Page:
This designer looked at three competitors and called out unique areas of strength and weakness from each one, especially as they led the designer to make design decisions later in the process.
Finally, all that analysis requires synthesis, which means explaining the opportunities the designer saw for their own product after looking at the competition. This helps the designer more formally describe the end of the competitive research phase of a project and how that helped them refocus on their own product.
The designer analyzed competitors’ images in the center of this screen, but the text at the bottom presents what they did with that analysis: They derived an important design principle from it, which heavily impacted the next phase of their work.
Be team-centered in user experience design.
Almost every project done at Designation is done as part of a team because almost every project done as a professional designer is done as part of a team. It’s crucial for designers to reflect that in their case studies. Designers must write “we” when talking about group actions, and “I” when talking about personal design decisions or insights. In other words, we encourage designers to use “I” when they talk about where they led their team, and “we” when they supported another team member leading their team.
This is a great example of team-centered writing, where the designer discusses how the team worked together to generate concepts. She then switches to individual writing to indicate which concept she took charge of. Both extremes of this spectrum are bad in a case study—ones that only say “we” look like the designer didn’t think for themselves, and ones that only say “I” look like the designer isn’t a team player. So that balance has to always be found. Employers look for teamwork skills as much as they look for hard design skills, and a case study can be an excellent place to find records of them.
This is a big one. A lot of designers fall into the trap of explaining a basic element of the design process or design deliverables to the reader. You might be asking yourself: Why is this problematic? It’s because the intended readership of a designer’s case study is a hiring manager, design director, or someone else looking for evidence the designer will make a good fit for their team.
That means the designer needs to make an educated assumption that the reader is already familiar with design—and write their case study with that in mind. Unless it’s a part of their design process that was extremely unusual or the designer came up with it themselves, a designer has to assume the reader’s already familiar with it. If they don’t, they risk looking like the case study condescends to the reader, and that’s not purposeful writing.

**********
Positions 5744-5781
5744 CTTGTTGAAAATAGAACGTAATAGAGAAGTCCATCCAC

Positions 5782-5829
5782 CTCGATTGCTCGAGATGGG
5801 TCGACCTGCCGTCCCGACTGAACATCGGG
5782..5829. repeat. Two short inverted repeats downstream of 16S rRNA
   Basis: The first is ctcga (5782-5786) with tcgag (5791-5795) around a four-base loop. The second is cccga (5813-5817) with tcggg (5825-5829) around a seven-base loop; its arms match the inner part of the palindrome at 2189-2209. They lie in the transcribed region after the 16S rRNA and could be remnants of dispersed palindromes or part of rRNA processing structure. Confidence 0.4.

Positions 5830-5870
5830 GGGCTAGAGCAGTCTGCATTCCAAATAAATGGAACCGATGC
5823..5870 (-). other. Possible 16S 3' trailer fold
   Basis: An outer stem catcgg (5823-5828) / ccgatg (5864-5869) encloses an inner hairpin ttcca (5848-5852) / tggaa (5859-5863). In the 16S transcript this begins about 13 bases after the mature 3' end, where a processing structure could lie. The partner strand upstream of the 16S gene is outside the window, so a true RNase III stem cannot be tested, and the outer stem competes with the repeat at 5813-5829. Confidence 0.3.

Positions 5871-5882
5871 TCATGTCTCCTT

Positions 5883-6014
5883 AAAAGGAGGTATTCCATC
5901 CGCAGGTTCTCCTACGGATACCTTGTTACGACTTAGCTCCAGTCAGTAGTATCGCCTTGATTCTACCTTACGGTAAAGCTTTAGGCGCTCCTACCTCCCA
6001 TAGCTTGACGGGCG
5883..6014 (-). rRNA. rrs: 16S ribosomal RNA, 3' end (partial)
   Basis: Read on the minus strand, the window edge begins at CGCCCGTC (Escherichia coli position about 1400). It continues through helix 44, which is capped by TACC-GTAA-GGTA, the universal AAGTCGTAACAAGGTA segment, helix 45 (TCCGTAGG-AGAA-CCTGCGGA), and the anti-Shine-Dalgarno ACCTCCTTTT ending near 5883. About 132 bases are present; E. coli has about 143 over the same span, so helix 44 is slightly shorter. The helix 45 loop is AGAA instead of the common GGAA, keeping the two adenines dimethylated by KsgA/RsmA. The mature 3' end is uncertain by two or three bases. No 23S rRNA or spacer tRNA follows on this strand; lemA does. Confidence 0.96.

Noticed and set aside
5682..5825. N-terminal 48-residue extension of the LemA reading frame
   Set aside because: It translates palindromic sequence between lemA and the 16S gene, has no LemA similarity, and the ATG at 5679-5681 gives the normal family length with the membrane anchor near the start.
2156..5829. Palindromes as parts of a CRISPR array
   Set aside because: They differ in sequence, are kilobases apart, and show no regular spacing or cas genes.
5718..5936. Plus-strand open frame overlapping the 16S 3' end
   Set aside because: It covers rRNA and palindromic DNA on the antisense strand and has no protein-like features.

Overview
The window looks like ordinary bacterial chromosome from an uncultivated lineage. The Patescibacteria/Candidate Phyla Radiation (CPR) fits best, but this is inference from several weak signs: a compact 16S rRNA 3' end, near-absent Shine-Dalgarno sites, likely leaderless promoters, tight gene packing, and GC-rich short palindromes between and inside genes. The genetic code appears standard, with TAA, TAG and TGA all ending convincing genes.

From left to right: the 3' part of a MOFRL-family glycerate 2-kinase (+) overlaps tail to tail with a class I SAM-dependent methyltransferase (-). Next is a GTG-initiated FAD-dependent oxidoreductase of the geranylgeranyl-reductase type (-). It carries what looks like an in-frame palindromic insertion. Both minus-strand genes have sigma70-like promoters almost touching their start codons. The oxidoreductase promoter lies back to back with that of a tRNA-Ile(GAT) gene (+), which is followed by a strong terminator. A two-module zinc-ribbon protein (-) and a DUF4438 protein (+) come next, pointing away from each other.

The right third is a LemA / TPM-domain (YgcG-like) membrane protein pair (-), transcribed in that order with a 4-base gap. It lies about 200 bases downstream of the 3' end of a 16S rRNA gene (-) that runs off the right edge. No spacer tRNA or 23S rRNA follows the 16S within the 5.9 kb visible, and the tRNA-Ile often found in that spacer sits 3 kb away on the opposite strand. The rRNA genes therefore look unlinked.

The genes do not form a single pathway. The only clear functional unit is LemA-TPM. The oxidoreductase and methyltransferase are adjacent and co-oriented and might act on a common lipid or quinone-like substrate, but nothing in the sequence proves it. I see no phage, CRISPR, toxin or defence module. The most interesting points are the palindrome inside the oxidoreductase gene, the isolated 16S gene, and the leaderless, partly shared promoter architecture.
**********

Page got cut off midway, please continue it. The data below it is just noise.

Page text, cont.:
One easy way to avoid this is for a designer to always avoid second-person writing —using “you” and “your”—which is a little too conversational for a case study anyway. They keep the focus on themselves and their work, and tell a stronger story in doing so.
Get the details right.
It might be cheating a little to clump a bunch of little steps together like this, but it’s important at the end of the case study writing process to micro-edit and make sure every detail is taken care of.
That’s why designers utilize tools like Figma to to tell their story in a professional way.
That’s making sure every word is spelled right, every publication title is italicized, and every piece of software is properly capitalized. But it’s also doing tasks like using contractions as often as possible throughout the text, removing extra spaces from between words or in front of paragraphs, knowing when to use a semicolon or an em dash, and making sure all dumb quotes are taken care of. And using writing tools like Hemingway, Grammarly, and GradeProof are a huge gift to anyone who needs a little help to take care of tricky grammar and get rid of run-on sentences.
Though tedious and time-consuming, the best way to take care of these details is to go through the complete draft and look to make one editing change at a time. Trying to edit for multiple needs causes the designer’s attention to be split in many directions—and makes them much less effective as self-editors.
Digital Designer Case Studies Conclusion
Writing effective, powerful case studies is a craft, and like all crafts, it rarely comes naturally to people. It takes skill and work, and staying in practice. The tools, resources, feedback, and processes we give every designer at Designation are able to be used for years and decades to come, so a designer can turn any work they produce into a case study anytime during their long career.
Remember: Hiring managers don’t look for designers with superpowers; they look for designers who are committed to designing better and better for as long as they practice design. And case studies are the absolute best metric for a designer to see how far they’ve come and how much they’ve learned, from tool to tool, project to project, and job to job.
Disclaimer: The information in this blog is current as of 26 February 2020. Current policies, offerings, procedures, and programs may differ. For up-to-date information visit FlatironSchool.com .
Posted by Flatiron School / February 26, 2020